Three times as many credit cards will be chip-enabled by the end of this year as debit cards, making slower banks ideal targets for cyber criminals.

According to Deborah Baxley, the Principal for Cards & Payments at Capgemini Financial Services, a projected 25% of debit cards are anticipated to be ready by the end of this year, in comparison to about 75% of credit cards estimated to be chip-enabled. 

The reason for this uneven transition to EMV migration is due in part to unique requirements of the U.S. debit card system and recent regulations that are part of the Dodd-Frank Financial Reform Act, which now requires debit cards to have the option of routing to different debit networks.

The banks currently have the upper-hand, for example, say the bank has issued a chip card, but a merchant has yet to upgrade their system to handle these chip-enabled cards, the card then turns out to be fraudulent, and now the merchant will be held liable for the full amount of the fraud.

Banks are currently held accountable, but by migrating to the chip-based cards before merchants do, the banks stand to benefit, at least until merchants catch up with them.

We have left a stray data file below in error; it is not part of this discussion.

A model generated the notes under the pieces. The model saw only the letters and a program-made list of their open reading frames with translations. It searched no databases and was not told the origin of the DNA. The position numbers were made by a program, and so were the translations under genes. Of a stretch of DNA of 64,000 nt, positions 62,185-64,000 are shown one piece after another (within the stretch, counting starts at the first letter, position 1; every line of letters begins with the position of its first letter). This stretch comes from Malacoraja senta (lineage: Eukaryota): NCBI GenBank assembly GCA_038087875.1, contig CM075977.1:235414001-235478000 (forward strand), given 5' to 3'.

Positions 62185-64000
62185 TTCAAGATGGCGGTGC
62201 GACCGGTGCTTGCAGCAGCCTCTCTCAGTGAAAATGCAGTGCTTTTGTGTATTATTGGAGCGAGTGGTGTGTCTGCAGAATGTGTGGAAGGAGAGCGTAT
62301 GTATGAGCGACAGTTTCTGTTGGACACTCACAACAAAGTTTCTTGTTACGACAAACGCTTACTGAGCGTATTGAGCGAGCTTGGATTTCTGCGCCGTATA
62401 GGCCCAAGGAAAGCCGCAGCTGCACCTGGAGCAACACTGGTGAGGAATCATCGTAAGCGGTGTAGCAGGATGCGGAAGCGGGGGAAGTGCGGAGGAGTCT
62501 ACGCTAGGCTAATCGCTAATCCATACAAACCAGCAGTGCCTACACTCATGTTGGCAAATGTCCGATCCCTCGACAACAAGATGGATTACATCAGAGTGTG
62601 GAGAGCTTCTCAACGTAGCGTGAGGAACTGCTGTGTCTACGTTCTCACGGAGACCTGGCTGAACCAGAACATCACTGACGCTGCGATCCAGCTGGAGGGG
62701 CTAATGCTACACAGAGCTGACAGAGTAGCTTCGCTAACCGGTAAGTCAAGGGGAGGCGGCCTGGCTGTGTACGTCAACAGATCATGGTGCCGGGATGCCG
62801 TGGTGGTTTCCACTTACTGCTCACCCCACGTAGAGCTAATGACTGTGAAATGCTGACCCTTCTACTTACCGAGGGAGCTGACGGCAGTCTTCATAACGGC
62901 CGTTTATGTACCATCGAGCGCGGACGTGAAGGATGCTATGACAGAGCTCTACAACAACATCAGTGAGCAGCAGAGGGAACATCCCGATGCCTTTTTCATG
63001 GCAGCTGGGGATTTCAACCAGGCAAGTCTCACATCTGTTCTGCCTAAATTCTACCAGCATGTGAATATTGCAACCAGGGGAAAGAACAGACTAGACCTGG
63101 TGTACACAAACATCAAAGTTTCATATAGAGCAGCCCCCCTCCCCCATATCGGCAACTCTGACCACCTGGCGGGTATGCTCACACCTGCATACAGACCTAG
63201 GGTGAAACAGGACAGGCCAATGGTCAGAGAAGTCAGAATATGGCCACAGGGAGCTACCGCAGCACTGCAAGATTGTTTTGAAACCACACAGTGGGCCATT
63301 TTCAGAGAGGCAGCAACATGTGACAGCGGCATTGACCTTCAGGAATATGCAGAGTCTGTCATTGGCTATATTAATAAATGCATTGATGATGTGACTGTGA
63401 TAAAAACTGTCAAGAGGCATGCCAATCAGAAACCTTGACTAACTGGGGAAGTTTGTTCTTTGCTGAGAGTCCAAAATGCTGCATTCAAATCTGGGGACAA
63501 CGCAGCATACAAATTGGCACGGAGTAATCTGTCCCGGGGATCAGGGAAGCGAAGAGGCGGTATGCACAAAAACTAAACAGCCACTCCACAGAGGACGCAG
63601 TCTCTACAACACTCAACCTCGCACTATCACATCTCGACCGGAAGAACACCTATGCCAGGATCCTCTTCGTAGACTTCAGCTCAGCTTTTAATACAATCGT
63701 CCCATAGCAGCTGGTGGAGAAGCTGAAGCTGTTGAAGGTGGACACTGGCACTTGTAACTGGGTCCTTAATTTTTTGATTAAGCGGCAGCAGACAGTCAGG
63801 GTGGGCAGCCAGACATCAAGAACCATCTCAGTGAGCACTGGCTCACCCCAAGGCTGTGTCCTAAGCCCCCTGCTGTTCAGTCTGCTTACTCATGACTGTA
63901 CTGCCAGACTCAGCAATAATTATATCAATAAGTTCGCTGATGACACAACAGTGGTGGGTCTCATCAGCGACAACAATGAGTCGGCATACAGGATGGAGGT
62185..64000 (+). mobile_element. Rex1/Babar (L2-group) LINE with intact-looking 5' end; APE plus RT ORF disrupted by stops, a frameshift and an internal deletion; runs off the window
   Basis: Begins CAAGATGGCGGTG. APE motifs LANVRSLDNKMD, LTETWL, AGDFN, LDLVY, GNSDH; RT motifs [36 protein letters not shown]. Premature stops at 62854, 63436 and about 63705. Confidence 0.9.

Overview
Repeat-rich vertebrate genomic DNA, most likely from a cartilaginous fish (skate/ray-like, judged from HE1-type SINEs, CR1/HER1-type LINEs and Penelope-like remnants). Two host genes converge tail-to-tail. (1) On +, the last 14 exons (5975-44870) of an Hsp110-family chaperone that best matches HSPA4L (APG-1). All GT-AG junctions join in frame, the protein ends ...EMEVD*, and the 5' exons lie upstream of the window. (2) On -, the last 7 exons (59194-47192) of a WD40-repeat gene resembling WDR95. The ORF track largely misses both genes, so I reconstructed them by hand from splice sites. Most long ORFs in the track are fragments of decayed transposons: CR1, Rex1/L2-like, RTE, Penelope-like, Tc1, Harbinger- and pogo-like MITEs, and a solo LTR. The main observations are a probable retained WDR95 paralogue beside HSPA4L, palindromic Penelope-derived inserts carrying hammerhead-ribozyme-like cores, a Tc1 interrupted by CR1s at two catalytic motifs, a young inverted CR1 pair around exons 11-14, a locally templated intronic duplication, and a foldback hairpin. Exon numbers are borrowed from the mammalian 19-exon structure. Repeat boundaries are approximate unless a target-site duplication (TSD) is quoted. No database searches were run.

As more and more banks issue out the new chip-based cards, cyber criminals will have smaller amounts of targets to prey on. But the banks who are currently lagging behind the rest, they’ll become progressively more attractive targets for cyber criminals.

Once all banks & merchants have successfully migrated to the chip-based cards, criminals with credit card numbers from incidents like the Target and Home Depot data breaches will have a much more difficult time using the stolen credentials.

If someone takes a stolen credit card number and uses it to create a counterfeit card, then attempts to use the card to purchase something, a new point-of-sale system would be able to clearly identify it as a card that was supposed to have a chip in it.

“If it doesn’t see a chip, then the transaction would fail. That’s what supposed to happen,” Baxley stated.

In addition to these new chip-based cards, it is the merchant's responsibility to use end-to-end encryption and tokenization to fully protect the payment information of its customers.


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